Parameters
• x1 (numpy.array) – Input variable. Format can be numpy.array, list or pandas.Series.

• x2 (numpy.array) – Input variable. Format can be numpy.array, list or pandas.Series.

• alpha (float, optional) – Confidence level, defaults to 0.05.

• paired (bool, optional) – Performs one sample test of the difference if samples are paired, defaults to False.

• is_bernoulli (bool, optional) – Input variables follow a Bernoulli distribution, i.e. $$\mathbf{X} \sim \mathcal{B}(p)$$ with $$p \in [0, 1]$$, defaults to False.

• two_sided (bool, optional) – Perform a two-sided test, defaults to True.

• return_tuple (bool, optional) – Return a tuple with t statistic, critical value and p-value, defaults to False.

Example

>>> from statinf import stats
>>> a = [30.02, 29.99, 30.11, 29.97, 30.01, 29.99]
>>> b = [29.89, 29.93, 29.72, 29.98, 30.02, 29.98]
>>> stats.ttest_2samp(a, b)
... +------------------------------------------------------------+
... |                   Two Samples Student test                 |
... +------------+----------------+------------+---------+-------+
... |     df     | Critical value |    T-value | p-value |   H0  |
... +------------+----------------+------------+---------+-------+
... |         10 |  -1.8124611228 |  1.1310325 | 0.28444 | True  |
... +------------+----------------+------------+---------+-------+
...  * Confidence level is 95.0%, we need p > 0.05
...  * We cannot reject the hypothesis H0: X1 = X2
...  * Samples with unequal variances
...  * Same sample sizes

Reference
• DeGroot, M. H., & Schervish, M. J. (2012). Probability and statistics. Pearson Education.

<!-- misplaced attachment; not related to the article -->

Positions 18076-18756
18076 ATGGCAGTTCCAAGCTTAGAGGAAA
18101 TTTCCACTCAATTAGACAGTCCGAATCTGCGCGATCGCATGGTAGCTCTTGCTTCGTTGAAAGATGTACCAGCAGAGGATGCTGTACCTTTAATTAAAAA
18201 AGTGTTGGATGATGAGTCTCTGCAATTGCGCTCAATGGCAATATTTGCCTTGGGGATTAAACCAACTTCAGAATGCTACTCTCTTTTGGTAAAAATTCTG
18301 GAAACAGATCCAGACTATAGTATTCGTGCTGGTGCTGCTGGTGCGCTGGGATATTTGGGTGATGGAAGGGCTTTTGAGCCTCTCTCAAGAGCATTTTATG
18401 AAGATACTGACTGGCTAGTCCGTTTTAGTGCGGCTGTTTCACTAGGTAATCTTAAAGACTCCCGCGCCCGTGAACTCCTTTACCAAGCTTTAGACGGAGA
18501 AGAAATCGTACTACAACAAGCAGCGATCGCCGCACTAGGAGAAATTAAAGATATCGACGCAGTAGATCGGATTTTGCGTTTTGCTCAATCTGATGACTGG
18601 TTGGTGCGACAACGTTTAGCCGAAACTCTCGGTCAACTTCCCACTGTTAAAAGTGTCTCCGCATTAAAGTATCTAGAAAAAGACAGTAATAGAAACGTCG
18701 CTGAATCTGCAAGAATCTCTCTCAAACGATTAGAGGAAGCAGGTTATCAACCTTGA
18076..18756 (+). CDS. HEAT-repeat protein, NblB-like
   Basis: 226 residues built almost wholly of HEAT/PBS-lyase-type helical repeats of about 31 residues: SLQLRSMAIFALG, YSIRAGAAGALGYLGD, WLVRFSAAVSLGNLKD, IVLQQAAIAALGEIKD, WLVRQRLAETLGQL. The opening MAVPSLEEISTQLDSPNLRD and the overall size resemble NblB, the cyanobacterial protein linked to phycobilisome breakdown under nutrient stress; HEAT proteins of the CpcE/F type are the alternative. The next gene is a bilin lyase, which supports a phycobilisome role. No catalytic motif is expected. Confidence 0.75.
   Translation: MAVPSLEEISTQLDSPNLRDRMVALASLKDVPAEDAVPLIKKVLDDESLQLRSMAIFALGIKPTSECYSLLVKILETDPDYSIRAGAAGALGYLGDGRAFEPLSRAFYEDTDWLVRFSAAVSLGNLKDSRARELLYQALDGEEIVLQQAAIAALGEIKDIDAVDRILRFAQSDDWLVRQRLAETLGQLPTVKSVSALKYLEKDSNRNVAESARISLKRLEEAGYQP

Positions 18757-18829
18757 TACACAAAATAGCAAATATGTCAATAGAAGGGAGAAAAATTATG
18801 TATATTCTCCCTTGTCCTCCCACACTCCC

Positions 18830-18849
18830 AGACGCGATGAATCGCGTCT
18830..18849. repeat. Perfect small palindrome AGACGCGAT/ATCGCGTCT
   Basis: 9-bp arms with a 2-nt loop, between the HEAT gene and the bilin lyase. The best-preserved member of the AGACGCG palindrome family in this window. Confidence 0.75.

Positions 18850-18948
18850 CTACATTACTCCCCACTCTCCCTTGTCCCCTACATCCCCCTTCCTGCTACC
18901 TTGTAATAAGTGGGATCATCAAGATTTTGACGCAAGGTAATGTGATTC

• Student. (1908). The probable error of a mean. Biometrika, 1-25.

Returns

Summary for the test or tuple statistic, critical value, p-value.

Return type

str or tuple

statinf.stats.tests.wilcoxon(x, y=None, alpha=0.05, alternative='two-sided', mode='auto', zero_method='wilcox', return_tuple=False)[source]

Wilcoxon signed-rank test.

Parameters
• x (numpy.array) – First sample to compare. If y is not provided, will correspond to the difference $$x - y$$.

• y (numpy.array, optional) – Second sample to compare, defaults to None.

• alpha (float, optional) – Confidence level, defaults to 0.05.

• alternative (str, optional) – Perform a one or two-sided test. Values can be two-sided, greater, less, defaults to ‘two-sided’.

• mode (str, optional) – Method to calculate the p-value. Computes the exact distribution is sample size is less than 25, otherwise uses normal approximation. Values can be auto, approx or exact, defaults to ‘auto’.

• zero_method (str, optional) – Method to handle the zero differences., defaults to ‘wilcox’

• return_tuple (bool, optional) – Return a tuple with t statistic, critical value and p-value, defaults to False.

Example

>>> from statinf import stats
>>> import numpy as np
>>> x = np.random.poisson(2, size=100)
>>> y = x_dist + np.random.normal(loc=0, scale=1, size=100)
>>> stats.wilcoxon(x, y)
... +------------------------------------------------------------+
... |                       Wilcoxon test                        |
... +------------+----------------+------------+---------+-------+
... |     df     | Critical value | Stat value | p-value |   H0  |
... +------------+----------------+------------+---------+-------+
... |        100 |   1.9599639845 |  -1.316878 | 0.18788 | True  |
... +------------+----------------+------------+---------+-------+
...  * We cannot reject H0: x - y ~ symmetric distribution centered in 0
...  * The T-value is: 2142.0

Reference
• Wilcoxon, F., Individual Comparisons by Ranking Methods, Biometrics Bulletin, Vol. 1, 1945, pp. 80-83.

• Cureton, E.E., The Normal Approximation to the Signed-Rank Sampling Distribution When Zero Differences are Present, Journal of the American Statistical Association, Vol. 62, 1967, pp. 1068-1069.

Returns

Summary for the test or tuple statistic, critical value, p-value.

Return type

tuple`